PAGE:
|Photo courtesy PBA LLC|
A few weeks ago, I was watching one of the highly entertaining PBA Seniors tournaments from 1996, rebroadcast on ESPN Classic, and an astonishing occurrence in bowling history was brought to my attention during the typical wonderful commentary provided by the PBA expert announcing tandem of Mike Durbin and Earl Anthony. John Handegard was the top seed in this particular seniors event, and it was mentioned along the way that John had recently (in 1995) won a pro tour on the PBA national circuit. Knowing how good of a competitor Handegard was on the senior tour, I just had to research this further, and what I found was what has to be one of the most phenomenal performances in the history of the Professional Bowlers Association.
Before going into details, it should be emphasized that Handegard is the winningest senior player in PBA history, amassing 14 titles in his career, and at the time of the 1995 PBA Northwest Open (national) event, he currently held 10 senior tour wins. Handegard competed on the national tour in the mid-1970s with mild success, but never won an event. In his later years, he dedicated totally to working on his game through a lot of hard work, diligence, and determination, and kept himself in tip-top physical condition. In 1995 at 57 years of age, with such glowing success on the senior tour, Handegard felt his game was good enough to once again compete with the younger players on the national tour, and so he entered the Northwest Open, held at Celebrity Bowl in Kennewick, Washington during the week of July 7-11.
With John advancing to the final day of competition, his overall 5th seeding positioned him on the bottom rung in the stepladder finals. On the night before the finals, Handegard made a statement for the tournament by stinging bowling legend, Walter Ray Williams, as John edged Walter Ray in the overall head-to-head match play for that all-important 5th seeding. The ladder included a real all-star cast with 44 national titles amongst the top 4 seeds, and the first match featured Handegard facing the then 23-time tour winner, Mike Aulby. Aulby had recently come off stellar wins at the Brunswick World Tournament of Champions and the American Bowling Congress (ABC) Bud Light Masters, and was primed and ready to ascend the stepladder himself. Handegard performed in his usual, gritty manner, and defeated Aulby 215-205.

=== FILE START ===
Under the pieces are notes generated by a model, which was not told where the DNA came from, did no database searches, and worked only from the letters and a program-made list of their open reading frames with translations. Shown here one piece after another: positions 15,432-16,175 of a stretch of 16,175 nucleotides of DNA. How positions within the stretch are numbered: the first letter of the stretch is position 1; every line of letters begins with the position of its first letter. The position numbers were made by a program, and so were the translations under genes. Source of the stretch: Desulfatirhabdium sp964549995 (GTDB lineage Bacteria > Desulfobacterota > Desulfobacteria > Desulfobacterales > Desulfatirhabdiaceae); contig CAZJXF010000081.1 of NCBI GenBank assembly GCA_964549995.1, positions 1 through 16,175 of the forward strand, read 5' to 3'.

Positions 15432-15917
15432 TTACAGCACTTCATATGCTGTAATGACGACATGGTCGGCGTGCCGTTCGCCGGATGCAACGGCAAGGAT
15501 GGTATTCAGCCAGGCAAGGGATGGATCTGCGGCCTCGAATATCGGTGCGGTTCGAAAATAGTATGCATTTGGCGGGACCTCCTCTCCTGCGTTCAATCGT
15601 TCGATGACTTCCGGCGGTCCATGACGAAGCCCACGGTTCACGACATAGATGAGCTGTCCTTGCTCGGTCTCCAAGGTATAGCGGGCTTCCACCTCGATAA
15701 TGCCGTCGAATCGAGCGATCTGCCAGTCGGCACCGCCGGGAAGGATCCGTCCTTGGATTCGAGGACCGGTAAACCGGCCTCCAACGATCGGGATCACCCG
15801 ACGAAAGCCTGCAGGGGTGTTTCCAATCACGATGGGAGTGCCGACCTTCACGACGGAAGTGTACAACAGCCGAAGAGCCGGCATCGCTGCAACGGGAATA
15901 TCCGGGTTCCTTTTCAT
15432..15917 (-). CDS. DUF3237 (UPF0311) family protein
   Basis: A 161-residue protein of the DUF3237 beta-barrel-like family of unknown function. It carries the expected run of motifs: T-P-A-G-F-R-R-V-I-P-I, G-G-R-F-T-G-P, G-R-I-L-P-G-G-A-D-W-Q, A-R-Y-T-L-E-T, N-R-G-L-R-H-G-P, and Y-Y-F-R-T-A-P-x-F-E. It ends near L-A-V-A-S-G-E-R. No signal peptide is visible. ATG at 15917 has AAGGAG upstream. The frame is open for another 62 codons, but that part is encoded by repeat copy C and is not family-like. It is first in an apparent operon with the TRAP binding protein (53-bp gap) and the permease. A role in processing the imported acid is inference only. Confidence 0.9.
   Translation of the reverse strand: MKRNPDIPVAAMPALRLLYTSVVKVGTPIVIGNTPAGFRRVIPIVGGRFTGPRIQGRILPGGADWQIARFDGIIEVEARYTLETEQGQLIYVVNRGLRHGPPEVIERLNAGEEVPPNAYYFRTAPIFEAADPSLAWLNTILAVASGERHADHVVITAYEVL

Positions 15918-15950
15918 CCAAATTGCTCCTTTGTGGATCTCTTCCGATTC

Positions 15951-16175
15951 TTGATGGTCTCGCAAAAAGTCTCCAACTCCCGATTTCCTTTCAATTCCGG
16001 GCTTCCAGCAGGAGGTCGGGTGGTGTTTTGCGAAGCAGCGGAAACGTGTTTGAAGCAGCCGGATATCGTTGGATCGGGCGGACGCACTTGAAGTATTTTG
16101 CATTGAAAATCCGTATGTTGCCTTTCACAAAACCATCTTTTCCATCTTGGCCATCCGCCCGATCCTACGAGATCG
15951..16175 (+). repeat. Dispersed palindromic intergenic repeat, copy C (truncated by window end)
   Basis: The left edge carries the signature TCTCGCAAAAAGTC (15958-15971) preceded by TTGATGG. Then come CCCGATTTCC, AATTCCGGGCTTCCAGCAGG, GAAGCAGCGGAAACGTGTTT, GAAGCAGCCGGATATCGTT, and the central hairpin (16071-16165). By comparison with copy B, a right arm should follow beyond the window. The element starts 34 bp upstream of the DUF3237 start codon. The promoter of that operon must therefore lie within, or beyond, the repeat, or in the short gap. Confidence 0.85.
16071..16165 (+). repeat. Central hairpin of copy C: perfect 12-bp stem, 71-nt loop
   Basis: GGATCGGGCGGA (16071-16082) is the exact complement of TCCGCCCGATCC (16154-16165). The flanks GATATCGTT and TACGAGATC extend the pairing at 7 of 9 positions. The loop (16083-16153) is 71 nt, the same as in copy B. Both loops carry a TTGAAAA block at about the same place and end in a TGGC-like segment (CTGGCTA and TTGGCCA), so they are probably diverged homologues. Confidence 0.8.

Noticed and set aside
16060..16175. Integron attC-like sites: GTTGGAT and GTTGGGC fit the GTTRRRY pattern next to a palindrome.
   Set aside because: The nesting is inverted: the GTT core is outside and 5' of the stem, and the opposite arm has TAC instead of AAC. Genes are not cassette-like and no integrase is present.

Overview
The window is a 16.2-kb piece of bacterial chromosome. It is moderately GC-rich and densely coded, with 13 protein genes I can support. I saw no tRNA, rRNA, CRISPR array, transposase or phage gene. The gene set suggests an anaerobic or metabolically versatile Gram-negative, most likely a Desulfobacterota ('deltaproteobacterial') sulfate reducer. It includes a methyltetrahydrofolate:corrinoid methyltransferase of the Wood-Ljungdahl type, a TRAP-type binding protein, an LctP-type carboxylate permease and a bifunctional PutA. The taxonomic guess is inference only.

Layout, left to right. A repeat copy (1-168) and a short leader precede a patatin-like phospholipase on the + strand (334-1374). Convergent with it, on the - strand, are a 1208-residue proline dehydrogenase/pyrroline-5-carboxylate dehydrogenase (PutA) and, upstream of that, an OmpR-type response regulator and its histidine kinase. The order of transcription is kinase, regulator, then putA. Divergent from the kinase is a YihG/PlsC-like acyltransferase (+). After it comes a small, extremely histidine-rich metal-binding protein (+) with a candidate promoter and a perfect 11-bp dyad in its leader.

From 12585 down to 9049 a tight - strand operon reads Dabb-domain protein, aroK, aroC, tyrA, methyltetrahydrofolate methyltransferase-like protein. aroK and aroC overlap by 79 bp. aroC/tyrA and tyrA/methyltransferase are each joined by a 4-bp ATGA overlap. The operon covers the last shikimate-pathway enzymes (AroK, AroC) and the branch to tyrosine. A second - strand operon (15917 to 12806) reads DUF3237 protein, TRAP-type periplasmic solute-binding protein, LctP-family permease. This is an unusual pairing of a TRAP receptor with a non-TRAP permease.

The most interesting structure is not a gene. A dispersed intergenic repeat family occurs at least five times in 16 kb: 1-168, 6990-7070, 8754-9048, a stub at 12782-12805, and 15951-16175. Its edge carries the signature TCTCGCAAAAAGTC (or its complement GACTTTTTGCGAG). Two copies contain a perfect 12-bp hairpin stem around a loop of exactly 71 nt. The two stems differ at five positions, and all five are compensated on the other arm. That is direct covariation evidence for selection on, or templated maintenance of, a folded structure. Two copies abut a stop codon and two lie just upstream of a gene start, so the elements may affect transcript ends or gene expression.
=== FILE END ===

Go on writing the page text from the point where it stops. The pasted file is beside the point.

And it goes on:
It didn't get any easier for John, as his next match pitted his skills against those of another of the PBA's greatest players, Norm Duke. A berth in the championship match would have ensured Norm of being the 16th player in PBA history to eclipse the $1 million dollar mark in his career, so it's no surprise that Duke was focused and at the top of his game. As the match proceeded and progressed, Handegard's prowess as an extremely tough match-play opponent proved itself accordingly. Handegard rolled 9 strikes in the match, and never trailed, closing out the contest with a crucial 5-bagger to assure victory, 239-225 against the always formidable Duke.